“Why don’t we do this at home?” I often would think during ice excursions while watching flasher marks turn red and anticipating a strike. It always seemed like the stuff we did through holes in the ice on those trips should work from a boat as well.
Eventually I had to try it, and I soon confirmed that ice lures and strategies indeed work well in Georgia and on other open waters. And the more I play with the concept, the more I find success—and the more I find new applications.
Southern bass and other gamefish congregate in deep channel bends during the winter, making them ideal targets for stationary set-ups and vertical presentations. Ice lures ranging from spoons to jigging plugs work wonderfully for the task and are seldom (if ever) seen by the fish; however, anglers who live outside of ice-fishing country never give thought to ice lures and know little about them.
We’ll look at a few specific ice lures that lend themselves well to open-water fishing. These are good starters, but don’t stop with them. Many hard-water baits have outstanding soft-water applications.
A Darter looks like a lipless crankbait and indeed has loud rattles like that type of lure. Designed primarily for vertical presentations, it darts erratically and enticingly, with rattles calling loudly, when you jig it. Vary the sharpness and length of your lifts as well as the cadence.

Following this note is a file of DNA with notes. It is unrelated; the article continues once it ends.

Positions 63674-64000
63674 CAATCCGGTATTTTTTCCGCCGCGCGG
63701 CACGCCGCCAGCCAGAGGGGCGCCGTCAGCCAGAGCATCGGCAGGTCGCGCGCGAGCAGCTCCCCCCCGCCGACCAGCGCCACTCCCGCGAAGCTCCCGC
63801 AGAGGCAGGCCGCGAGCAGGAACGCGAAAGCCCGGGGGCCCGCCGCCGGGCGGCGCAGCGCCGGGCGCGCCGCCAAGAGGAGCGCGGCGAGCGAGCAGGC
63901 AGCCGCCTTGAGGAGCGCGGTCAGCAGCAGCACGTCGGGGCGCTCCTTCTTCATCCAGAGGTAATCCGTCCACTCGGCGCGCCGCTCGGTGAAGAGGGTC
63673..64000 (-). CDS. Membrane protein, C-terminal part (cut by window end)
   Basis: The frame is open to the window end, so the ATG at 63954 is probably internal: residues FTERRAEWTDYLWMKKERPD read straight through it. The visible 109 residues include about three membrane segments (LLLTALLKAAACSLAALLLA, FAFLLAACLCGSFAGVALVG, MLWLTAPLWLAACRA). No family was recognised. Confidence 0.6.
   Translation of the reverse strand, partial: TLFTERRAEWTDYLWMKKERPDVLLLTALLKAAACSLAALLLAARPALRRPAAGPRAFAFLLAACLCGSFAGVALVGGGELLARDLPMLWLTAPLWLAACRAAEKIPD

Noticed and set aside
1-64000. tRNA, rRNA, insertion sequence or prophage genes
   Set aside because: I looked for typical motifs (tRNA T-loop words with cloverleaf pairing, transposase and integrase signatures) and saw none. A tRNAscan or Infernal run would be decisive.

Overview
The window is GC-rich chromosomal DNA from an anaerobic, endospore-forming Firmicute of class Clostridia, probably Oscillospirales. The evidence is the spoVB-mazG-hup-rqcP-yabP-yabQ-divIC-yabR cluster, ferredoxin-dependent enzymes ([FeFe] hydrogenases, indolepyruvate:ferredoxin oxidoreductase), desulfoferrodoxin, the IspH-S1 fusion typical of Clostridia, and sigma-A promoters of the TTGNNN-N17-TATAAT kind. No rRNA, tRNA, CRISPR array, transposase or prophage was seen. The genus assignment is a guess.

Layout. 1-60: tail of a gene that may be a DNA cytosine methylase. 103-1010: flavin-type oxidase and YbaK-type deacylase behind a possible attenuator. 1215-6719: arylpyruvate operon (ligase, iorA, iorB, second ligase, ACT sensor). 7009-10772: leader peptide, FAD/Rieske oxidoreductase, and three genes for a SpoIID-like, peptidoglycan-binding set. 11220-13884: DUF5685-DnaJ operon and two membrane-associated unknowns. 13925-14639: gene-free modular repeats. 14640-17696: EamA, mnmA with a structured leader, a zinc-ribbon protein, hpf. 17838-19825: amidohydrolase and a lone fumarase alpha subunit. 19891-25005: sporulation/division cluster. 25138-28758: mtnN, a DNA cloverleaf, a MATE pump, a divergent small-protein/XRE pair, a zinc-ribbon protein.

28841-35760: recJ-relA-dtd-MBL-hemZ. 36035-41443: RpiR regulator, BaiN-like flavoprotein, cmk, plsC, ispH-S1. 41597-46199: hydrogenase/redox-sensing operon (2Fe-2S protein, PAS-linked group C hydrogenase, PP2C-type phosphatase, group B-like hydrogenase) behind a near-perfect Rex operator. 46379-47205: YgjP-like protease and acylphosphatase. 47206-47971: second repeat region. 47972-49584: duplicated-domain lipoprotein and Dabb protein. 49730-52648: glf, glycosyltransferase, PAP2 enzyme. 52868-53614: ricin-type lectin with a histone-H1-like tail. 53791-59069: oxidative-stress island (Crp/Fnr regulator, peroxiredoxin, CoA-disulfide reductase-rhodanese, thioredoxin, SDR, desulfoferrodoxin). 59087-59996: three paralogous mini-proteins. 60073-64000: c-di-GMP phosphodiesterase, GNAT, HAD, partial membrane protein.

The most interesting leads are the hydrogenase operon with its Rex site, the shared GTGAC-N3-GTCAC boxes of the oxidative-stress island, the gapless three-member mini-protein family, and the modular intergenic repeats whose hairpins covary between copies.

Rapala Jigging Rap
A slender minnow imitator that gets down in a hurry, a Jigging Rap swims in circles when fished vertically, gliding on the lift and then plunging down. When it drops, let it fall uninhibited so it can bang the bottom and kick up sediment. Available sizes equip you for everything from bluegills to big bass. Include a small swivel just up from the bait to spare line twist.
Northland UV Buck-Shot Spoon
Open-water anglers often jig spoons during winter but rarely consider the rattling “ice spoon” variety. A Buck-Shot’s rattles and UV colors attract attention. Tip the treble with a minnow head or night crawler to multiply the attraction. Bait tipping sounds foreign to most bass fishermen, but a little meaty scent adds tremendous appeal to a spoon during the winter.
Outside ice country, most anglers completely abandon bluegills during winter, as if the ‘gills hibernate. Tip a Lindy Tungsten Toad or a or Northland Gill-Getter Jig with a piece of ‘crawler and search deep holes, and you’ll likely discover that bluegills stay wide awake throughout the winter and can serve up big fun.
I also go “ice style” with searching strategies, using a Hummingbird 597ci that’s set up for ice with a portable carrying case and transducer on a cable so I can have quality electronics, with graph and GPS, even when I’m fishing from a jonboat.
Like ice specialists, I use the electronics not only to find structure, cover and fish (any of which I may mark on the GPS), but to gauge the fish’s reactions to presentations. There’s little more fun than watching the mark from a fish thicken, turn red and rise toward your bait immediately before you feel a strike.
When water clarity allows, I couple the graph with an Aqua View AV Micro so I can see exactly what I’m marking.